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Middle Kingdoms India

The Sakas

by Abhijit Rajadhyaksha, 2 August 2009

The Sakas, or Indo-Scythians, were a nomadic tribe from Central Asia which inhabited the region around Lake Issykkul and the River Jaxartes. Generally, they were pastoralists and good horsemen. They often attacked sedentary societies with the intention of acquiring pastoral grazing land and livestock.

The Sakas were attacked and driven south by the Yueh Chi tribes, where they contributed towards the weakening of the Greek kingdom there. They settled down in Bactria and Parthia, overrunning the Parthians (the Pahlavas or Indo-Parthians), and forcing remnants of their people into India, one of a complex series of incursions and migrations from central Asia into India in this period.

The Saka king, Maues or Moga (c.90-60 BC), established Saka rule in Gandhara (modern Kandahar). He defeated the Indo-Greek territories (in modern Pakistan) and established his rule up to the River Jhelum, but after his death the Greeks regained their territories.

Maues was succeeded by Vonones (75-65 BC), who ruled along with his brother, Spalahores. The brother was succeeded in turn by his son, Spalagadames (50 BC) who ruled areas between Central Asia and South Asia.

His successor, Azes (57-35 BC), increased his importance by capturing the kingdom of the last great Indo-Greek king, Hippostratus. His joint ruler (although perhaps as a junior partner) was Azillises, who was succeeded by Azes II (35-12 BC). Azes II completed the conquest of the Scythians in northern India, but his death coincided with the rise of the Kushans in India.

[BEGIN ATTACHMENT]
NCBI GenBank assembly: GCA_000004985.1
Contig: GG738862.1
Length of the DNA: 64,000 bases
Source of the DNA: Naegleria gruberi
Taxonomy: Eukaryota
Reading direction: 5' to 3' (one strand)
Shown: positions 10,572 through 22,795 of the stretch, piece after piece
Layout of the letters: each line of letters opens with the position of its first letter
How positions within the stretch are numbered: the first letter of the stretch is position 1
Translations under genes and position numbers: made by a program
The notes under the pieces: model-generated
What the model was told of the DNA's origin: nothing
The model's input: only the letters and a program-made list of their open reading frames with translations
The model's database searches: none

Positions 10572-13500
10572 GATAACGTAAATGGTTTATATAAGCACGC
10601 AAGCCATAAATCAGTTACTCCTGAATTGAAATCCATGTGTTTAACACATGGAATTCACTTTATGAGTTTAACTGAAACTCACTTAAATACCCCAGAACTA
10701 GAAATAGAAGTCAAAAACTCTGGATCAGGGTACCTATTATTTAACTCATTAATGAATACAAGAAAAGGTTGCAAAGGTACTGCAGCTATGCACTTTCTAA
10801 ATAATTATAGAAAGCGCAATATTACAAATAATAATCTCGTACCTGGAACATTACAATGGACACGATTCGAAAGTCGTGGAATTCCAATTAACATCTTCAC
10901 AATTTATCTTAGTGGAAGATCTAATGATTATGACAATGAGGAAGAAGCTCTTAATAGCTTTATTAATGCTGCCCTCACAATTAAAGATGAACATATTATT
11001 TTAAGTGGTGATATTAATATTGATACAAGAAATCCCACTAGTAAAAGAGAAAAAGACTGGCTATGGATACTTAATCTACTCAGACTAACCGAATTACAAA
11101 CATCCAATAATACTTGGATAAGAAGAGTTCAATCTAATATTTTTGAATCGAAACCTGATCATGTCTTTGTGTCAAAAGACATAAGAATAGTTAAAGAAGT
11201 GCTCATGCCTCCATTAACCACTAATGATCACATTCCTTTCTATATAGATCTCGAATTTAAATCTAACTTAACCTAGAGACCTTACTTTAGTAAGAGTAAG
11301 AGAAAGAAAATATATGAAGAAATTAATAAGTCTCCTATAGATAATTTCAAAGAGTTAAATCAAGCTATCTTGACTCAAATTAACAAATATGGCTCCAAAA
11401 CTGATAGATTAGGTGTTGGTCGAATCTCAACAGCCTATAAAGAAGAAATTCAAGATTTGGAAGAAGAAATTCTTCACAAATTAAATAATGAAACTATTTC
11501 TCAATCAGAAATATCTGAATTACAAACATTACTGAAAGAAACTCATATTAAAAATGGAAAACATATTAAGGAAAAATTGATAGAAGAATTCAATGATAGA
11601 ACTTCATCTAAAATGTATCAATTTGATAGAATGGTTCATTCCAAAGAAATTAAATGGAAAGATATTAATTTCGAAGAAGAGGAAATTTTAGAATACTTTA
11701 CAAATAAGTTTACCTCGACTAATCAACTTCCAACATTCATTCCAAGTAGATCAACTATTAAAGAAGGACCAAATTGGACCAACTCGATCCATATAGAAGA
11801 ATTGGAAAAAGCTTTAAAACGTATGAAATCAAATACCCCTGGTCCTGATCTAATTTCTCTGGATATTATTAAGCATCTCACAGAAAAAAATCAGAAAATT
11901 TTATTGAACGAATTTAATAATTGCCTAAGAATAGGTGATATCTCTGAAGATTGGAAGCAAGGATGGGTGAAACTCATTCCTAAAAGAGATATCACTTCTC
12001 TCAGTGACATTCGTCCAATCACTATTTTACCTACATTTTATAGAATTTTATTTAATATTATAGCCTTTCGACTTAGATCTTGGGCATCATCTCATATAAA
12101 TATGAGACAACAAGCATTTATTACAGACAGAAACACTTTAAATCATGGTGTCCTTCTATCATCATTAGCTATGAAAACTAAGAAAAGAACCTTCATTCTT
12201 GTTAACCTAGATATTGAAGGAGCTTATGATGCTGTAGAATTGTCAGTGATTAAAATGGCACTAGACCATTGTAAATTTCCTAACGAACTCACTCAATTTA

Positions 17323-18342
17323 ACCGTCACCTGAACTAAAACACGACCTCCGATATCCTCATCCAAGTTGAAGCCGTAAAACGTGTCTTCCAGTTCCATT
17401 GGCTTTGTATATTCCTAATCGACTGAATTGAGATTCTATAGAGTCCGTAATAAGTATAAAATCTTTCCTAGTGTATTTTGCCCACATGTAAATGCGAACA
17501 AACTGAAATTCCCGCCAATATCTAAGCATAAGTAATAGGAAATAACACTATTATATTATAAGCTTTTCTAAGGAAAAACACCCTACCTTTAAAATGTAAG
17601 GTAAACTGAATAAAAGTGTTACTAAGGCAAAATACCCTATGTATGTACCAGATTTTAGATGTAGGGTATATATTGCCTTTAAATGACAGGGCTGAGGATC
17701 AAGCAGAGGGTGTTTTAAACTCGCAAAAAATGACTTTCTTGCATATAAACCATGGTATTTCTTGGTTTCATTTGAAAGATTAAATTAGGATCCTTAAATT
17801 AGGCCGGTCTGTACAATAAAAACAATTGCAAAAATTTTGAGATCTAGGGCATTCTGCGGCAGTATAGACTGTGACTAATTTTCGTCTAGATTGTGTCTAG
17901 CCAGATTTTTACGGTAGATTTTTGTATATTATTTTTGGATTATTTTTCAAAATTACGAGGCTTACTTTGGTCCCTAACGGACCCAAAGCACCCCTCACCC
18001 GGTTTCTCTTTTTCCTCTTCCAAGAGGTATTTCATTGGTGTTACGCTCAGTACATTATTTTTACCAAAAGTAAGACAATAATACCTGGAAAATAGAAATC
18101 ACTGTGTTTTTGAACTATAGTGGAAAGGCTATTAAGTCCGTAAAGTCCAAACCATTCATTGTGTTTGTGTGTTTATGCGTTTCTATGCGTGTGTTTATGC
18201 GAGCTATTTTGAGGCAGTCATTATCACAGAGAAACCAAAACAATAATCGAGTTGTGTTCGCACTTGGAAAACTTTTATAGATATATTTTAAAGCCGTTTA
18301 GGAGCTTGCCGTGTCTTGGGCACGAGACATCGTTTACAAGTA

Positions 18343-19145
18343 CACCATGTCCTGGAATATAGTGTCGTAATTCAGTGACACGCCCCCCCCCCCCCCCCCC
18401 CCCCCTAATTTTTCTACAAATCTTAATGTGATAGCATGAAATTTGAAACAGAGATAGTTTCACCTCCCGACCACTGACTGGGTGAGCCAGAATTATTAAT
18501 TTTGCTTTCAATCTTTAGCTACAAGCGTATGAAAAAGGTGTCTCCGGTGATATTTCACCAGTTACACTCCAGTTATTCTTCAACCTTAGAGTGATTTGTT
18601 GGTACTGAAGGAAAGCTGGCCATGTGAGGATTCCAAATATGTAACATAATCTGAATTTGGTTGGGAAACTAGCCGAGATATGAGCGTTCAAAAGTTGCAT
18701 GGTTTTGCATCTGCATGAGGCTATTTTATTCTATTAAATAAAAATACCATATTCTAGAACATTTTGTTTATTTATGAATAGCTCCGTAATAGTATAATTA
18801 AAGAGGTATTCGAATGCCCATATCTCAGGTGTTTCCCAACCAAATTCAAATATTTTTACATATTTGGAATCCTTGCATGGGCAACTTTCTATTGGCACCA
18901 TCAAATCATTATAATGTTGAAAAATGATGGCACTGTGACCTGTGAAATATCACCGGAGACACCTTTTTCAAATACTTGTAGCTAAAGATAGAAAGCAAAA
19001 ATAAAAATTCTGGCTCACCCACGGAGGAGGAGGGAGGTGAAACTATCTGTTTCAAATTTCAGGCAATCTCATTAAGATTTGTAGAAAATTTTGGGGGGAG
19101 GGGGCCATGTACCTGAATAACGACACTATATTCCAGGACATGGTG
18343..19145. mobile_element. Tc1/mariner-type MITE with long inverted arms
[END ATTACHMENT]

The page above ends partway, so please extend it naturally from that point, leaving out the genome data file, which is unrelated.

The Sakas ruled over the north-west frontier, and in Punjab, Sindh, Kashmir, western Uttar Pradesh, Saurashtra, Kathiawar, Rajputana, Malwa, and the north Konkan belt of Maharashtra (the Sakas also fought against the Satvahanas in India, and later entered into matrimonial alliances with them). Benefiting from their earlier interaction with the Greeks, the Sakas employed the Greek system of rule and appointed kshatrapas (satraps, or governors) to rule each region.

The Sakas were later overpowered by the Kushans as they succeeded in taking control. The Sakas accepted their suzerainty, but after the fall of the Kushans, the western kshatrapas amongst the Sakas once again rose in prominence, especially under King Nahapana, who occupied large swathes of Satvahana territory in western and central India. But he was defeated later by the Satvahana king, Gautamiputra Satkarni.

In Depth

Nahapana was succeeded by King Chastana, who was mentioned by Ptolemy as "Tiasthenes" or "Testenes", and who ruled a large area of western India into the second century AD, especially the area of Ujjain (Ozene), during the reign of the Satvahana king, Vasisthiputra Sri Pulamavi. Chastana was the grandfather of the great western Mahakshatrap Rudradaman I.